A scene of calm during the flooding chaos
The 5 a.m. wakeup call came courtesy of Roscoe, the always energetic Ring-necked pheasant who lives in front of our house. His nails-on-chalk-board squawk roused us to a pre-dawn scene of beauty unfolding before us.
Fish Creek was full of fog and the rising sun would soon light the fog creating a muted scene of warm colours. I shot for over an hour from the ridge, occasionally returning to the deck for a sip of coffee. A lone cyclist, peddling on one of the many bicycle trails that criss-cross the valley gave the peaceful scene a sense of scale.
The serenity of the fog-filled valley stands in stark contrast to the scenes of flooding and destruction from Calgary, Canmore, High River and other southern Alberta towns.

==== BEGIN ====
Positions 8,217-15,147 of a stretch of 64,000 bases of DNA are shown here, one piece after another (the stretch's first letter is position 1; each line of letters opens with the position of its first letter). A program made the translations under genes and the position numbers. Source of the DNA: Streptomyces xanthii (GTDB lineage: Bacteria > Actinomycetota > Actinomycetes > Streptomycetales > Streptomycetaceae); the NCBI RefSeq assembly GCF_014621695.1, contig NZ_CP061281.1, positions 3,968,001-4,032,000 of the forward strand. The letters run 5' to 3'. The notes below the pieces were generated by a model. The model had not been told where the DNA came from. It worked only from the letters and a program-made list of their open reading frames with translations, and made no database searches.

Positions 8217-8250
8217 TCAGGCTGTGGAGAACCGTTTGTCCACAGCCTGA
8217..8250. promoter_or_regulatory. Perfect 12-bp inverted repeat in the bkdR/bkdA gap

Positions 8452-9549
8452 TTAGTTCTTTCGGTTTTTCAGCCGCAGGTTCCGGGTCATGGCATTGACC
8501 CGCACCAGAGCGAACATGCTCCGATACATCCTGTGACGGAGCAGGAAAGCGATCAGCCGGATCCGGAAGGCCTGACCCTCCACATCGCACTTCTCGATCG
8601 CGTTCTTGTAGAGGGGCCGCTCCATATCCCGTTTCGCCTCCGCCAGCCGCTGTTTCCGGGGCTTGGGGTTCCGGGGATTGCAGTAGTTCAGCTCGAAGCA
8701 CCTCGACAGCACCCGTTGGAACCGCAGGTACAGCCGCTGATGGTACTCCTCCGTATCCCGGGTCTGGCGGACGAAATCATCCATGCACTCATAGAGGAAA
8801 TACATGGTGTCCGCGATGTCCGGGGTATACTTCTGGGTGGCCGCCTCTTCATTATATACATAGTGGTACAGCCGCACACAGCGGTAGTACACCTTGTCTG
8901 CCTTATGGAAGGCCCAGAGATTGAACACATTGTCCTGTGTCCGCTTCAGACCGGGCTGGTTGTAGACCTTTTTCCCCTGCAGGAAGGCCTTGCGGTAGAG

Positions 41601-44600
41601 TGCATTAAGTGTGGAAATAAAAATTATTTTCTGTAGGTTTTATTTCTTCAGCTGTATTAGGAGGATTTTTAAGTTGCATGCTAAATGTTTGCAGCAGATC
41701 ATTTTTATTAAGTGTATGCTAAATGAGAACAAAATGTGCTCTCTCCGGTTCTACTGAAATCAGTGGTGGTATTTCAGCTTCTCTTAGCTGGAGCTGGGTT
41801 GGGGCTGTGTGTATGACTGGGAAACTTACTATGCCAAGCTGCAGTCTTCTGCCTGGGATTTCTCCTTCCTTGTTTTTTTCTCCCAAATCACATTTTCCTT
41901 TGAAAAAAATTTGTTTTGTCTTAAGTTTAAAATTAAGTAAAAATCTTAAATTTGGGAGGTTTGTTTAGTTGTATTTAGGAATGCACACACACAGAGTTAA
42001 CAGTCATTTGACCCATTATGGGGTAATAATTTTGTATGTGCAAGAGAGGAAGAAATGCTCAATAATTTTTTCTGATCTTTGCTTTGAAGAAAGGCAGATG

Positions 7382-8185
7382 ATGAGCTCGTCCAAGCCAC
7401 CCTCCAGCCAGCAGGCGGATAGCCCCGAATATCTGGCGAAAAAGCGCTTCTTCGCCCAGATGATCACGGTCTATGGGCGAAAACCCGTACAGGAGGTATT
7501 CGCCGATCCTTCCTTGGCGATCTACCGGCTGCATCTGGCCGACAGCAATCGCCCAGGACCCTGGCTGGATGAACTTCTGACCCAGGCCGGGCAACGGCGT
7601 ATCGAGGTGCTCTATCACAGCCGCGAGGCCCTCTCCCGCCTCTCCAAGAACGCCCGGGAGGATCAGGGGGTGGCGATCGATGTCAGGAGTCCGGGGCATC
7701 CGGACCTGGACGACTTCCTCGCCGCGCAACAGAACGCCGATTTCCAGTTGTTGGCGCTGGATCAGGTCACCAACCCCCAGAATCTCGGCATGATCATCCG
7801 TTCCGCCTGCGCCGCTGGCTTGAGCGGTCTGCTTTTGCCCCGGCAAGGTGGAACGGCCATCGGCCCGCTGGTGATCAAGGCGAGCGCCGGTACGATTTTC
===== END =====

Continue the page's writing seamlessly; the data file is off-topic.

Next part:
A part of this old news photographer wanted to join in the coverage of this huge story. I covered the 2005 flooding in Pincher Creek and Drumheller and have witnessed more than my share of sorrow, pain and heartbreak in 35 years of news photography.
This time I stayed home. The last thing the situation needed was another bystander with a camera recording the misfortune of others. When I was a member of the fourth estate I had a job to do by reporting on these stories.
Now my job is to pitch in and help with the cleanup. I’ve spent four days – two in Calgary at the National Music Centre and two in High River – cleaning up and with more to come. It’s the least I can do.
During the 2005 flood in Drumheller, I remember photographing a frantic situation where volunteers were making sand bags and loading them on a trailer. It was extremely tense. People’s homes were in danger of being destroyed by the rampaging Red Deer River. Somebody angrily hollered at me to put down my cameras and pitch in. That was not my job in that moment but the exchange stuck with me. Maybe now I’m able to make amends. It’s the least I can do.